Nick said that overall, Vevox came out as the most cost-effective option whilst providing all the functionality the university were looking for – Vevox therefore was selected to become the centrally funded student response platform at the University of Kent.

How is Vevox used?

Predominantly, Nick says that staff at the university use Vevox through their online dashboards and really like using the browser version, as they find it quick, simple, and super easy to setup. Nick personally also really likes the fact that Vevox can be used within the University’s Moodle, with the Moodle LTI (Learning Tools Interoperability) integration. When enabled, staff can simply add Vevox into their Moodle module, and when they click on it - a session is created that is associated with that module.
Other ways staff at the university utilise Vevox while teaching include:
Formative assessment: Polls to gauge knowledge

Lecturers will run polls at the start of a session to gauge how students feel about certain topics – this immediately engages students while also allowing the lecturers to understand the level of knowledge amongst the cohort, and plan future sessions accordingly.

Surveys & Q&A for student feedback

Lecturers use the survey feature to ask students a few questions at the end of a session, allowing them to understand what students enjoyed and which parts could be improved. Some staff also use the Q&A board to gain students thoughts – students are prompted to add in their thoughts and comments anonymously to the Q&A at the end of session to be used as qualitative feedback. Nick says that this has been especially useful.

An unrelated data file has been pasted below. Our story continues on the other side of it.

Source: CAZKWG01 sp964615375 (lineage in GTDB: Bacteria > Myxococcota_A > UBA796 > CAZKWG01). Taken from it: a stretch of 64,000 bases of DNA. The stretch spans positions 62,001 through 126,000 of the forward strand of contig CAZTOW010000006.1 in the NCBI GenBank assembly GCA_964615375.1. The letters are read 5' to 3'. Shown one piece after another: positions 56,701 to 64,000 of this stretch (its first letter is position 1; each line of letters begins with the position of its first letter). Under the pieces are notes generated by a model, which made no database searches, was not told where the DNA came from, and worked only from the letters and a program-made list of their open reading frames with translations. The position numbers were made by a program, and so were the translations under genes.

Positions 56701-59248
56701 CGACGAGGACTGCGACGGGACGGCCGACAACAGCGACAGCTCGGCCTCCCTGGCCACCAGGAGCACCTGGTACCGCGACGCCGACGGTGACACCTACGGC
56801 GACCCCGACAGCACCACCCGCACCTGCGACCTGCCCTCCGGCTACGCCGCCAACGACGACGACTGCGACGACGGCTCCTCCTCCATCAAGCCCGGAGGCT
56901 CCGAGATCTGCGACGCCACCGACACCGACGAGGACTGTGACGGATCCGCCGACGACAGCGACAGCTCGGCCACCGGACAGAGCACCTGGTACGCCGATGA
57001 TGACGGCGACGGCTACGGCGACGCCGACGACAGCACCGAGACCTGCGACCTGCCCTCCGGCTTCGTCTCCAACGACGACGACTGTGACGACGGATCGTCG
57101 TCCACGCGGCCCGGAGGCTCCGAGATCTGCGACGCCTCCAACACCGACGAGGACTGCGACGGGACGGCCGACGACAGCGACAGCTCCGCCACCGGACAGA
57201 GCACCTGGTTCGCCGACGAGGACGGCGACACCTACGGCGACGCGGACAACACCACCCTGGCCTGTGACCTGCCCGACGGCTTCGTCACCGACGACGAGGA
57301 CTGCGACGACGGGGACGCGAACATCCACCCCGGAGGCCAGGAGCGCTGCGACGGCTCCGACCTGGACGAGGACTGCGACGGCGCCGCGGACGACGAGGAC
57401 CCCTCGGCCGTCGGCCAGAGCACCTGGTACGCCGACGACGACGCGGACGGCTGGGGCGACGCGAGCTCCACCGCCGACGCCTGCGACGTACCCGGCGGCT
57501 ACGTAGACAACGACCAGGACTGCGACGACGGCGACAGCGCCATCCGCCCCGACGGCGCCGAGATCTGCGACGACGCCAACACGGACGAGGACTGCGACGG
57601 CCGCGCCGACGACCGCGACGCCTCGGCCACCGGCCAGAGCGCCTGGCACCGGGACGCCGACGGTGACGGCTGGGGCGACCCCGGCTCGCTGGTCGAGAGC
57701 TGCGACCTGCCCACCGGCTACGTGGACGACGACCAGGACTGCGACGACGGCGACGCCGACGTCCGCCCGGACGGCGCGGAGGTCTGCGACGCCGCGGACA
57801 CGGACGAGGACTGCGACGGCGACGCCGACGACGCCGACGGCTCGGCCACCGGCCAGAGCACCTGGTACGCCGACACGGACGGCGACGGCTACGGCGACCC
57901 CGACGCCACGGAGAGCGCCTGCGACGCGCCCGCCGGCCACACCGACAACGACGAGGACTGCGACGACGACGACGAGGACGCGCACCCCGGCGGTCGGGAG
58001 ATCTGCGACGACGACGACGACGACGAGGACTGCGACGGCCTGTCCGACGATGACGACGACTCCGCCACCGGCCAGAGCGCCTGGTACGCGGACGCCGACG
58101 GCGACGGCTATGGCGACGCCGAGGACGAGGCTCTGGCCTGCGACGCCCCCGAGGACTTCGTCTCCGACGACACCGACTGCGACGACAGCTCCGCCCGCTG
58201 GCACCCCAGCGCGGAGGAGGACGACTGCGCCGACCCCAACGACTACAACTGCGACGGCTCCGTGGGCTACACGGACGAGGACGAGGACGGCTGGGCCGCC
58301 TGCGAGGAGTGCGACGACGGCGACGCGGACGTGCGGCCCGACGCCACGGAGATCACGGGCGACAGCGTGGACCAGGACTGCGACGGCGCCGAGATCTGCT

Vevox is also used at the University in staff meetings and in large meetings where policy changes are being discussed.

Psychological safe space: Contributing without fear of judgement

Nick's seen that Vevox has helped improve student engagement – both in face-to-face lectures and on hybrid sessions. This year, many students returned to in-person teaching for the first time during their university stint, due to the pandemic. As a result, Nick said that some students found the idea of entering a large lecture hall full of people quite daunting – and as a result could be reluctant to engage and contribute.

I can see from analytics that participation rates for Vevox sessions are always very high.

Using the Q&A during sessions has allowed students to contribute with freedom and without judgement, according to Nick. What’s more, Nick really likes that even if students do not themselves have anything to say, they can like their peers' comments and still engage in that way. Nick says that this has absolutely been good for engagement.
Nick thinks that the ease of access that Vevox provides has also been another big contributor to engagement – it’s so simple for students to open their phone, scan a QR code and have instant access to Vevox.

Interested in hearing more about how Vevox is used to successfuly improve teaching & enhance student engagement at universities around the world? Read more of our education stories here.

Back to stories